ITC e-Choupal brought price discovery process to his doorstep using Internet (supplemented by the quality testing by the Sanchalak) empowering him to decide when and to whom he would sell without the pressure of a sunk cost.

When he sells to ITC, we have the ability to stack the produce of different farmers in different lots pooled as per our quality norms rather than the random aggregation done by the adathiya in a mandi. This helps preserve identity and maintain product integrity, so critical for the success of our brands.

A win more + win more solution enabled by technology J
 

Saturday, 28 February 2015

Union Budget 2015: Agriculture


“By the time of the 75th year of Indian independence, …India (has to) become a prosperous country and a responsible global power… Madam Speaker, I am mindful of the five major challenges I have to reckon with. Firstly, Agricultural incomes are under stress…” said the Finance Minister in his speech today.

His response to this rightly identified foremost challenge is embedded in three policy statements made in the budget, two sets of budget allocations, and some hope.

The Policy Statements:

1.      “I intend this year to work with the States, in NITI, for the creation of a Unified National Agriculture Market”, promised the FM. Such a unified market has the potential to transfer a larger share of the consumer price to the farmer. When the Economic Survey asserts, “If persuasion fails, it may be necessary to see what center can do, taking account of the allocation of subjects under the Constitution of India”, one sees some hope in converting this potential into reality.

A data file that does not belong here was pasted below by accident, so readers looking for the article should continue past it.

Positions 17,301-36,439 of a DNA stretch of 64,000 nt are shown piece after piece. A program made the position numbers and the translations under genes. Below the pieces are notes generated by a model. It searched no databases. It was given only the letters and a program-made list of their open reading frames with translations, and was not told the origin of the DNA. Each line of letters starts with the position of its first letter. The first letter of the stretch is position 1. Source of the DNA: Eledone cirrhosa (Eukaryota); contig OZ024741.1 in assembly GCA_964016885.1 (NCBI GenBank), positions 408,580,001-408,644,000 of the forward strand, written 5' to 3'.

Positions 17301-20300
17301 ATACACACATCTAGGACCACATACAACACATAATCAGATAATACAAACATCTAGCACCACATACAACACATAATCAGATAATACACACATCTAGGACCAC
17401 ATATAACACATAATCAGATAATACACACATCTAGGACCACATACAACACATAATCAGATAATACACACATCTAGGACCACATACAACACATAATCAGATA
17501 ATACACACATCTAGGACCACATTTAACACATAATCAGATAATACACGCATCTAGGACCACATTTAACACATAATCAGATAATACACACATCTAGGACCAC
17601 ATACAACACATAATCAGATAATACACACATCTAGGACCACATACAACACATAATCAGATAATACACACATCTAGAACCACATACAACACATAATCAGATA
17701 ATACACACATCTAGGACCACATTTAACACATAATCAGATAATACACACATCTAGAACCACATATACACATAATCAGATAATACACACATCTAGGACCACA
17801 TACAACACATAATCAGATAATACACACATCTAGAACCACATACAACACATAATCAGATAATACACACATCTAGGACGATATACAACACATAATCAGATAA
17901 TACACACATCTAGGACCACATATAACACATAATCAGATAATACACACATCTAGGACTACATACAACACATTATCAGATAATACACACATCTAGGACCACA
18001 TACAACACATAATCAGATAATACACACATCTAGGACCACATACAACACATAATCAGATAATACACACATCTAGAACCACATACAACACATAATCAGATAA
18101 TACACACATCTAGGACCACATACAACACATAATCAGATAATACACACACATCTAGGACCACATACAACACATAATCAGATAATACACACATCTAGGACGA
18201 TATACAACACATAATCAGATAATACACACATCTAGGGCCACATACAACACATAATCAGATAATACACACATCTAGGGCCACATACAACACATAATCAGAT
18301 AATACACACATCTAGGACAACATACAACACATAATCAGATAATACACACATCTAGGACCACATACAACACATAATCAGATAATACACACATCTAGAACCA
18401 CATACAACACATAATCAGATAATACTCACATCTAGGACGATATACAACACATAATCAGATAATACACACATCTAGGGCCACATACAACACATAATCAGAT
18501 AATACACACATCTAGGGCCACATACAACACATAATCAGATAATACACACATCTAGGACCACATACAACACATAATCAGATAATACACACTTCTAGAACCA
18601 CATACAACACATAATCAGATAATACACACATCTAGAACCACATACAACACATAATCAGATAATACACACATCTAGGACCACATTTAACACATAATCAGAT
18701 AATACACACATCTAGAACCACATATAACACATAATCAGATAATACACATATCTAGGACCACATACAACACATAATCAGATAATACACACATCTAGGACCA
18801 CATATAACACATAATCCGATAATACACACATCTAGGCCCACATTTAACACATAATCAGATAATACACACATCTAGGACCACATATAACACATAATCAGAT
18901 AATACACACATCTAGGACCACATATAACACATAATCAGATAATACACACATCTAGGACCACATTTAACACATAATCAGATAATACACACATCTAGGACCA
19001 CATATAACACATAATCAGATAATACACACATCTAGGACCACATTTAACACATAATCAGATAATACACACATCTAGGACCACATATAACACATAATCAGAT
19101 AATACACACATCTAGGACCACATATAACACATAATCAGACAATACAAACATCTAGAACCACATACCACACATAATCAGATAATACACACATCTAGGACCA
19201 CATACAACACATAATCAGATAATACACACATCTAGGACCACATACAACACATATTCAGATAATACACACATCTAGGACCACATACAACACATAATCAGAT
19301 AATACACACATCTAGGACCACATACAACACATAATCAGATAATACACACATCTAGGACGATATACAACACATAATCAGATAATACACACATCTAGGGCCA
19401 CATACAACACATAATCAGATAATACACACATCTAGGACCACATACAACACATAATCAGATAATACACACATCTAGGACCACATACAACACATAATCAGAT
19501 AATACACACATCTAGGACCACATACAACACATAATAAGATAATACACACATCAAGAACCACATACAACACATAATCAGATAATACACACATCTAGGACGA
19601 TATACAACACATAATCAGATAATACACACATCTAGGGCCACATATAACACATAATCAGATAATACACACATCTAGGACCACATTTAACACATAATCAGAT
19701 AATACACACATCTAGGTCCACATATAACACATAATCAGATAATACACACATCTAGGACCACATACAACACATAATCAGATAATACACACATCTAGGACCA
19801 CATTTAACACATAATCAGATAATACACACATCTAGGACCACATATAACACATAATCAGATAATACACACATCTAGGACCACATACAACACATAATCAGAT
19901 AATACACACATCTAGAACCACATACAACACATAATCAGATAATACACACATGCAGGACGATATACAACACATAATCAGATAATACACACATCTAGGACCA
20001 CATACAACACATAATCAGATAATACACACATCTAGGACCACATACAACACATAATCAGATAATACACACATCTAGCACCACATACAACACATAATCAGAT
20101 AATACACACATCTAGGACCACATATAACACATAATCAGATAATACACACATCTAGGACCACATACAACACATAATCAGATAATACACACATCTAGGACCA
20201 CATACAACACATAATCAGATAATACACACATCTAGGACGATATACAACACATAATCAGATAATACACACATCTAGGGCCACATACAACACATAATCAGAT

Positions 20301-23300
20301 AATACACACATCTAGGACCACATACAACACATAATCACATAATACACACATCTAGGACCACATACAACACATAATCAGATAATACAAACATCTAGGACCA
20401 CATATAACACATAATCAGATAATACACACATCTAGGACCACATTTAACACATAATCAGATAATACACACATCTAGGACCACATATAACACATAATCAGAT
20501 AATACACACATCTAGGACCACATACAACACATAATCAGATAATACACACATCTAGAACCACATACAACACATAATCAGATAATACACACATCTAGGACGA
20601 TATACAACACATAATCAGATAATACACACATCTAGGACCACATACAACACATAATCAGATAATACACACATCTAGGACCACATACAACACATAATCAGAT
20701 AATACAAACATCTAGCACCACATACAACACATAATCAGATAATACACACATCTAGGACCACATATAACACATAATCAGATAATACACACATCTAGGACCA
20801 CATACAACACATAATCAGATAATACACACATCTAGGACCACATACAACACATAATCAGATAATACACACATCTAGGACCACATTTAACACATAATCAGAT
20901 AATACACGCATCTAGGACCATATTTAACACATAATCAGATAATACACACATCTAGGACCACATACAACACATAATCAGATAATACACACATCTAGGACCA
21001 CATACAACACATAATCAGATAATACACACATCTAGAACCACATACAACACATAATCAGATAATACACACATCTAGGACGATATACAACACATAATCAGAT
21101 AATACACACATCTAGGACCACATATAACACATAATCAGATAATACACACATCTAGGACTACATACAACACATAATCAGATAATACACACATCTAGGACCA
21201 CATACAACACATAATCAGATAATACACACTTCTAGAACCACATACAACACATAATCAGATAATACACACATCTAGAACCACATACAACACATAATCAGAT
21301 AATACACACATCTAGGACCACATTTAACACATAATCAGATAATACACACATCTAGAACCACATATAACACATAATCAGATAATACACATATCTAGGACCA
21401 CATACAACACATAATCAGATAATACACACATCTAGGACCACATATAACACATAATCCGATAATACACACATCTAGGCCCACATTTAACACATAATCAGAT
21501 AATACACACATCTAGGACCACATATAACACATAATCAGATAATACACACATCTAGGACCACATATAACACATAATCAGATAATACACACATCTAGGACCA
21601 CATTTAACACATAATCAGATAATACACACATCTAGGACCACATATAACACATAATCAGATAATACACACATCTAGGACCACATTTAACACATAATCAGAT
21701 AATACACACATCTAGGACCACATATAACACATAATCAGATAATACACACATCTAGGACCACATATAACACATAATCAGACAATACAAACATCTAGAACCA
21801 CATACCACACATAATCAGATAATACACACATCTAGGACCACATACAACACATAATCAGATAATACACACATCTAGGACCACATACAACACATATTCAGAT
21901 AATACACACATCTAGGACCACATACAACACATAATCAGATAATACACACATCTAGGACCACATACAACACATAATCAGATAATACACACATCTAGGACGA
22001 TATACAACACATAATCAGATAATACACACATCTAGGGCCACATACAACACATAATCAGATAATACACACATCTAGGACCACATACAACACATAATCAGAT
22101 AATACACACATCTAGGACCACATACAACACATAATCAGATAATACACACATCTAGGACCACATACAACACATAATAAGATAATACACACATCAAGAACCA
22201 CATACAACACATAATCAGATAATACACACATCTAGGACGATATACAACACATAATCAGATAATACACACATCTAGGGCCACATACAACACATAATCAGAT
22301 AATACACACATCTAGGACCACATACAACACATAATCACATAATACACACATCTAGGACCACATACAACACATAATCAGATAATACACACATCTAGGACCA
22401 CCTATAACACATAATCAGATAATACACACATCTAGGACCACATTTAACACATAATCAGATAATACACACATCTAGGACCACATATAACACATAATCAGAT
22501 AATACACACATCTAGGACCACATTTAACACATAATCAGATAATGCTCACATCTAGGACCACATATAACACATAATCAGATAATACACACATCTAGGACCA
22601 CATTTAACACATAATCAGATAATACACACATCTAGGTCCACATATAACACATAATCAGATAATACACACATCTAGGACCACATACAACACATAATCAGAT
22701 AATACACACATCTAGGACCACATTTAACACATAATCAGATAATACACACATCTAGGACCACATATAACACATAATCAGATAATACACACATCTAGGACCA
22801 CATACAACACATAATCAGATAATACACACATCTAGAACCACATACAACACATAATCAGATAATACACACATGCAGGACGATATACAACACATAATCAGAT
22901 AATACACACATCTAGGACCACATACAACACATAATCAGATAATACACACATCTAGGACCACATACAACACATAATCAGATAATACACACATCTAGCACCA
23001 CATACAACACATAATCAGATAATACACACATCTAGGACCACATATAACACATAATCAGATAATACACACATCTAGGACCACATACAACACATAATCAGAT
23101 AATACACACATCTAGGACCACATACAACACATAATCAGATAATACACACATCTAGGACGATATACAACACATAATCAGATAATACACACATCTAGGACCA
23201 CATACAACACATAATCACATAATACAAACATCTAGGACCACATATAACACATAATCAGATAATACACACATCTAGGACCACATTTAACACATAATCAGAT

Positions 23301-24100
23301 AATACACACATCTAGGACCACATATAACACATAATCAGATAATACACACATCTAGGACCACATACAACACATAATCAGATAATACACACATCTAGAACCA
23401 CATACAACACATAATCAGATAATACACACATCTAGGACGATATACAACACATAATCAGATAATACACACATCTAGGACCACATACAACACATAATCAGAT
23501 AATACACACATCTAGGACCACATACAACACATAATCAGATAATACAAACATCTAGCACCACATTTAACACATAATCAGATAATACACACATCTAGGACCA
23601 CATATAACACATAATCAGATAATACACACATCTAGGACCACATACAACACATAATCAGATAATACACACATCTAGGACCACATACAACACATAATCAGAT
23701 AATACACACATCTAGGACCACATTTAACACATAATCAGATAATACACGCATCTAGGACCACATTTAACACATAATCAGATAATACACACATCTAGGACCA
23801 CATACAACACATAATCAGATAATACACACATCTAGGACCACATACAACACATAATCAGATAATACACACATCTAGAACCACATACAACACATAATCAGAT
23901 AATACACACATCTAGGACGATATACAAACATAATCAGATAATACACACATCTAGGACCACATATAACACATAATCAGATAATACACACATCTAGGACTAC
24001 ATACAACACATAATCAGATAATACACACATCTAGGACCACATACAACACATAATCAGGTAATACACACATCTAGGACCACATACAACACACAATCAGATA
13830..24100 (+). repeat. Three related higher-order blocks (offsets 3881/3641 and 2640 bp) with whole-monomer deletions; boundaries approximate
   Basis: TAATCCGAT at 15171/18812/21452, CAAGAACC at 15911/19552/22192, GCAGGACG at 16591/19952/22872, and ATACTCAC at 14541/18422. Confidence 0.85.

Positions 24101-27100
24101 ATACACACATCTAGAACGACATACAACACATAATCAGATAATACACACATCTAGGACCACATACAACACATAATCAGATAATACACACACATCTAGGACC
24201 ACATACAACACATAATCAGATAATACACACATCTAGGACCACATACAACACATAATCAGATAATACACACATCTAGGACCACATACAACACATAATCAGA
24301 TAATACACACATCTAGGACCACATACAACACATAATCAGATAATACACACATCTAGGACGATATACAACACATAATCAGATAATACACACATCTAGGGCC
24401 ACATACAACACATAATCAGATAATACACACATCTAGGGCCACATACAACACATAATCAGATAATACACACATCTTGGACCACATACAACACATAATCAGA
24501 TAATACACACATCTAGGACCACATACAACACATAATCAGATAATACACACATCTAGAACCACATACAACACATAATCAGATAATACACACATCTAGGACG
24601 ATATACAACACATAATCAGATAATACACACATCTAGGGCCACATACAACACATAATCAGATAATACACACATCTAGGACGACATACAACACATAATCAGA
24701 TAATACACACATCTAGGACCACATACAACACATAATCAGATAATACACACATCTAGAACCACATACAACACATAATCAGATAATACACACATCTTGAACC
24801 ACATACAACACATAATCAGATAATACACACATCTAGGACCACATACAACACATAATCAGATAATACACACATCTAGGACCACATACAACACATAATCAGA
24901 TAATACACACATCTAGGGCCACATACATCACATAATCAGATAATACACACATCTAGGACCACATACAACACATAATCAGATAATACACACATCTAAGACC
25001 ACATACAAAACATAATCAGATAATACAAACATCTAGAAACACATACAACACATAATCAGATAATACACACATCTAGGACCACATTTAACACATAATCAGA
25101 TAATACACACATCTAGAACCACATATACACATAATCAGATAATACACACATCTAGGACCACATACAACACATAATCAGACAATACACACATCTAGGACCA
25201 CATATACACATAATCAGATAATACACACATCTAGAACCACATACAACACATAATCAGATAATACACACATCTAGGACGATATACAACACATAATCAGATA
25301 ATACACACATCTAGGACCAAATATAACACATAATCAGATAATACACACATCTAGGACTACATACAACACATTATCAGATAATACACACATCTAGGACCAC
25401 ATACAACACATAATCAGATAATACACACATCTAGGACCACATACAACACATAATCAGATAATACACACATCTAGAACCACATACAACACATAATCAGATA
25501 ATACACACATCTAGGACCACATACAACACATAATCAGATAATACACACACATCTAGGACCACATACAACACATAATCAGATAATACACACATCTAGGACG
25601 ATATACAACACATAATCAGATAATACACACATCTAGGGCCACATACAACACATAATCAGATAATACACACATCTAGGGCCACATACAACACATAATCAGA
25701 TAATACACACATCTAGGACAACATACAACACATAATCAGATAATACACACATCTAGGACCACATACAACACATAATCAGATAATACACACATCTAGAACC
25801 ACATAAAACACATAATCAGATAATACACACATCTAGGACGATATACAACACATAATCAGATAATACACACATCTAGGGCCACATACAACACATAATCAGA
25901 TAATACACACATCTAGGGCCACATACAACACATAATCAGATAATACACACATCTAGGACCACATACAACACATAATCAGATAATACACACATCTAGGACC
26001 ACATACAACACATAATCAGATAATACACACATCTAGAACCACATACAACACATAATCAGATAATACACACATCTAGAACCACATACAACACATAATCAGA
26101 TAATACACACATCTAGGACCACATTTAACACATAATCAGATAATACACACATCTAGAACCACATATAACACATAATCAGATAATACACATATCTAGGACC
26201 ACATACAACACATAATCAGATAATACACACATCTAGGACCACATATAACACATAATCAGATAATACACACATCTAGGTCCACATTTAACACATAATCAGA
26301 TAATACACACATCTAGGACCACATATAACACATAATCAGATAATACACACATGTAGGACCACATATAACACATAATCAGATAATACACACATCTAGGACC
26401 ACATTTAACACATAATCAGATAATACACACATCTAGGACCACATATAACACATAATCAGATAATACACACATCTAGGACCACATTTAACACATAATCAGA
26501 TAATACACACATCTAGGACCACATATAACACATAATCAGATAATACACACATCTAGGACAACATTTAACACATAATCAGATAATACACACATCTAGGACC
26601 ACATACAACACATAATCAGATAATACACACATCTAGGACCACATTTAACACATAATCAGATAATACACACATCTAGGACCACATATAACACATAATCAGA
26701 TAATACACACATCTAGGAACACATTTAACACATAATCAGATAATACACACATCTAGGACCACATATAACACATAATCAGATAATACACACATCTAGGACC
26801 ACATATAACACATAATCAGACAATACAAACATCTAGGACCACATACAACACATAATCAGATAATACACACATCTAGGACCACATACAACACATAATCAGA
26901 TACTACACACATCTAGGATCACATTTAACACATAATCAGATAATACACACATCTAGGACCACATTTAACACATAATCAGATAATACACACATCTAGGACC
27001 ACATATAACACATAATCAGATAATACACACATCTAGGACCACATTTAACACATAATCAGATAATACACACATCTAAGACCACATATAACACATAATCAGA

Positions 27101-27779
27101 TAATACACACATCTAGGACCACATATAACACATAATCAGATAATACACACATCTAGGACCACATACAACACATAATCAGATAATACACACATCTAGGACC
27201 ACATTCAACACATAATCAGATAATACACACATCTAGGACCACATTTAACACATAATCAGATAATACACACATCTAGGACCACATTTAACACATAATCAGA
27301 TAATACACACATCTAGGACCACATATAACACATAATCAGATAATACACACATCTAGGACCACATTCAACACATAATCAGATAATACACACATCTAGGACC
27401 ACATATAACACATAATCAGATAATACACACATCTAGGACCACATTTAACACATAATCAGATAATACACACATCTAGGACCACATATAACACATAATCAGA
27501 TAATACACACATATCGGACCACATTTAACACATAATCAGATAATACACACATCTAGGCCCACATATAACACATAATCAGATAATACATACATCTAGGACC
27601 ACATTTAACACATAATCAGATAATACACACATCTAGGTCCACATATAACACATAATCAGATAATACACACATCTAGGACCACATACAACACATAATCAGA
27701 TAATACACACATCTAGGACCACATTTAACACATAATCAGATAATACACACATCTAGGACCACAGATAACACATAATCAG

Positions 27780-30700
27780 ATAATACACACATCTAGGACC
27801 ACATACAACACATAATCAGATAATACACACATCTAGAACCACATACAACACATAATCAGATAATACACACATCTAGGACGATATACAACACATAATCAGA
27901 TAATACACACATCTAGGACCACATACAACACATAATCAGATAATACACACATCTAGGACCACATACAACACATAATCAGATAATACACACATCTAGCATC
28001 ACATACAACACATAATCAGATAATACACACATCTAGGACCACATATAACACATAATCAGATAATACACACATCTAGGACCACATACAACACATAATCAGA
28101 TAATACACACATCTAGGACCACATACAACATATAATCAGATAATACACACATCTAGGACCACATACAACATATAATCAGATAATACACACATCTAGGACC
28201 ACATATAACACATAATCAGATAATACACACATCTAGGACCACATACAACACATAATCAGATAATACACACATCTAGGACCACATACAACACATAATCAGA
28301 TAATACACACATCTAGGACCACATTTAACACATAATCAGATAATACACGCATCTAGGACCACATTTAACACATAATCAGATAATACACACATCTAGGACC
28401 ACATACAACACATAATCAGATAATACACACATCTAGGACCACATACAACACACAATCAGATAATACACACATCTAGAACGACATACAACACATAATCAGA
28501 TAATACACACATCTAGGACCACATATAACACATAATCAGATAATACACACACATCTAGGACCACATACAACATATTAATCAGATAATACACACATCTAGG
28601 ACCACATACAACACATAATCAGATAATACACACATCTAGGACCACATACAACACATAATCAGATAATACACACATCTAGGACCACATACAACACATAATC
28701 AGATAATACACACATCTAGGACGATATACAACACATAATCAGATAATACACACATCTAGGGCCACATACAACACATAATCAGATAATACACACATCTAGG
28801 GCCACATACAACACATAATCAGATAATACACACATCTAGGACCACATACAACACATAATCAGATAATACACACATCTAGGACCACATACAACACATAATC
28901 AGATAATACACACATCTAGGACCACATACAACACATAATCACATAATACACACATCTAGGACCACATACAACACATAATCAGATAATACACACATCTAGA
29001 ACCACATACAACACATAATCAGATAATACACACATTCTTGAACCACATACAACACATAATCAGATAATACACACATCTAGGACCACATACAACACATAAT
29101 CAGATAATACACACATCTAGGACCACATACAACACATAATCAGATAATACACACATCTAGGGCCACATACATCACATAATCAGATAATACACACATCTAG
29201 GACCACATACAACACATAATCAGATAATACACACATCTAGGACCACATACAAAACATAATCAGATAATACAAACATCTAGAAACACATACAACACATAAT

2.      “I propose to merge the Forward Markets Commission with SEBI to strengthen regulation of commodity forward markets”, said the FM. Hopefully, this will ensure dusting the Parliamentary Standing Committee’s Report on the Forward Contracts (Regulation) Amendment Bill 2010, and introduction of Options and other forward looking instruments.

3.      “We need to cut the subsidies leakages, not subsidies themselves” declared the FM. Indeed subsidies are needed for the poor; what we need is a well-targeted system for subsidy delivery. For, these leakages distort the market and act as disincentive to private investments in the sector. As much as 42% of the grain distributed in the Public Distribution System leaks back into the open market per a study. The JAM trinity can help in Direct Transfer of such Benefits, minimize distortion and nurture vibrant markets.

The Budget Allocations:

1.      Rs 100,000 Crores is allocated to Rural Infrastructure Development Fund, and various Long & Short Term Rural Credit Funds. This will surely raise the investment capacity of the farmer and step up the Gross Capital Formation in the sector, besides expanding the much-needed rural infrastructure.  

2.      Funds already allocated to the ‘Deen Dayal Upadhyay Gramin Kaushal Yojana’ and the Scholarships and Loans promised under the ‘Pradhan Mantri Vidya Lakshmi Karyakram’, will enhance the employability of rural youth in non-farm jobs. This will improve the ratio of arable land available per agri worker, which is otherwise deteriorating to unviable and unsustainable levels.